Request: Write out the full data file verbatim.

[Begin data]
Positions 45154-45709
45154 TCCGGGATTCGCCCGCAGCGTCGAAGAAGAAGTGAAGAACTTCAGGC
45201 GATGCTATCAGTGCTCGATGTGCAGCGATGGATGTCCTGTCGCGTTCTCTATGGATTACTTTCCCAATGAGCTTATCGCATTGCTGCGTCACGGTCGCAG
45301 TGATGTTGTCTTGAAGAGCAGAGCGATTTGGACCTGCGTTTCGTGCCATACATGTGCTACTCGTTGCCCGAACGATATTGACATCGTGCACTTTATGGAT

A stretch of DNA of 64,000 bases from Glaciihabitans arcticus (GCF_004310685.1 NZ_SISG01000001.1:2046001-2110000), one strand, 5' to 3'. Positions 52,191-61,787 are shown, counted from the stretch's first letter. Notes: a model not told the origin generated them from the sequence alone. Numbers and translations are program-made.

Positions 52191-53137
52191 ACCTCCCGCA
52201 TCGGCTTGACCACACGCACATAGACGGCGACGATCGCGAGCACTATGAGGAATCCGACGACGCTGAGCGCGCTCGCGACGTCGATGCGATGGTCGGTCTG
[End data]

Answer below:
Positions 45154-45709
45154 TCCGGGATTCGCCCGCAGCGTCGAAGAAGAAGTGAAGAACTTCAGGC
45201 GATGCTATCAGTGCTCGATGTGCAGCGATGGATGTCCTGTCGCGTTCTCTATGGATTACTTTCCCAATGAGCTTATCGCATTGCTGCGTCACGGTCGCAG
45301 TGATGTTGTCTTGAAGAGCAGAGCGATTTGGACCTGCGTTTCGTGCCATACATGTGCTACTCGTTGCCCGAACGATATTGACATCGTGCACTTTATGGAT

A stretch of DNA of 64,000 bases from Glaciihabitans arcticus (GCF_004310685.1 NZ_SISG01000001.1:2046001-2110000), one strand, 5' to 3'. Positions 52,191-61,787 are shown, counted from the stretch's first letter. Notes: a model not told the origin generated them from the sequence alone. Numbers and translations are program-made.

Positions 52191-53137
52191 ACCTCCCGCA
52201 TCGGCTTGACCACACGCACATAGACGGCGACGATCGCGAGCACTATGAGGAATCCGACGACGCTGAGCGCGCTCGCGACGTCGATGCGATGGTCGGTCTG